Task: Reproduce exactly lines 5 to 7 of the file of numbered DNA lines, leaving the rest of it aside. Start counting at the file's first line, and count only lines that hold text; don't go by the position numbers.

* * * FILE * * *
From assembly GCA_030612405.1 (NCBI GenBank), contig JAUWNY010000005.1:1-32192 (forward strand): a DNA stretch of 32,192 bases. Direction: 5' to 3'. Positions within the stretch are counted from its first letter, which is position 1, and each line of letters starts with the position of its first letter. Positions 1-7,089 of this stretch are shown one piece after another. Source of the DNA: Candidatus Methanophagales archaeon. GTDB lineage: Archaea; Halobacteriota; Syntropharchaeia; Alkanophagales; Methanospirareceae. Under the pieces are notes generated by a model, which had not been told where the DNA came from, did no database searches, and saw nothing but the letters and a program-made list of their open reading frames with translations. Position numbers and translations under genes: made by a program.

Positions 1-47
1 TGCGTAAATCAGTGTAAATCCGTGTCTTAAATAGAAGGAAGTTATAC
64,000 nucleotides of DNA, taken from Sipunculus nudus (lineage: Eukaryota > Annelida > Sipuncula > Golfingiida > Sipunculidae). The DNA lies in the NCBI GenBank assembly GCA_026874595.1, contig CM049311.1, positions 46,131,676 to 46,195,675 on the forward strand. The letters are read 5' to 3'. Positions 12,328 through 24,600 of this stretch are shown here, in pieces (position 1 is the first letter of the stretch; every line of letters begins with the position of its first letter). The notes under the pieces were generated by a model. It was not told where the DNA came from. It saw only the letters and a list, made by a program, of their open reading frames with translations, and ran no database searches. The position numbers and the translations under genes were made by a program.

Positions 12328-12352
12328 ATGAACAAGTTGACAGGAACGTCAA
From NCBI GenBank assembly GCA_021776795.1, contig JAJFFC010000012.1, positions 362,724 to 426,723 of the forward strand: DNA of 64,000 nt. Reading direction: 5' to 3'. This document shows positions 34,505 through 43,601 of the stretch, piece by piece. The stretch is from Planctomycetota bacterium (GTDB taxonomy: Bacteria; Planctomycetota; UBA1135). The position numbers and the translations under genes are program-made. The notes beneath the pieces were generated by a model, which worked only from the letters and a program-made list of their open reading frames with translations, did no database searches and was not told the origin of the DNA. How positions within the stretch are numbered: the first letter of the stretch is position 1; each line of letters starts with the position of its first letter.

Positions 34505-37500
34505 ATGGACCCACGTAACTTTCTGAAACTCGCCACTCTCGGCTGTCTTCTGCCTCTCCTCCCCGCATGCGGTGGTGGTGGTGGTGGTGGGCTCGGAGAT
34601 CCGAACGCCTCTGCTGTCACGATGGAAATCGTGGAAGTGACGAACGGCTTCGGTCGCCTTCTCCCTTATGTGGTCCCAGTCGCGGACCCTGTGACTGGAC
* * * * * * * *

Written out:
Positions 12328-12352
12328 ATGAACAAGTTGACAGGAACGTCAA
From NCBI GenBank assembly GCA_021776795.1, contig JAJFFC010000012.1, positions 362,724 to 426,723 of the forward strand: DNA of 64,000 nt. Reading direction: 5' to 3'. This document shows positions 34,505 through 43,601 of the stretch, piece by piece. The stretch is from Planctomycetota bacterium (GTDB taxonomy: Bacteria; Planctomycetota; UBA1135). The position numbers and the translations under genes are program-made. The notes beneath the pieces were generated by a model, which worked only from the letters and a program-made list of their open reading frames with translations, did no database searches and was not told the origin of the DNA. How positions within the stretch are numbered: the first letter of the stretch is position 1; each line of letters starts with the position of its first letter.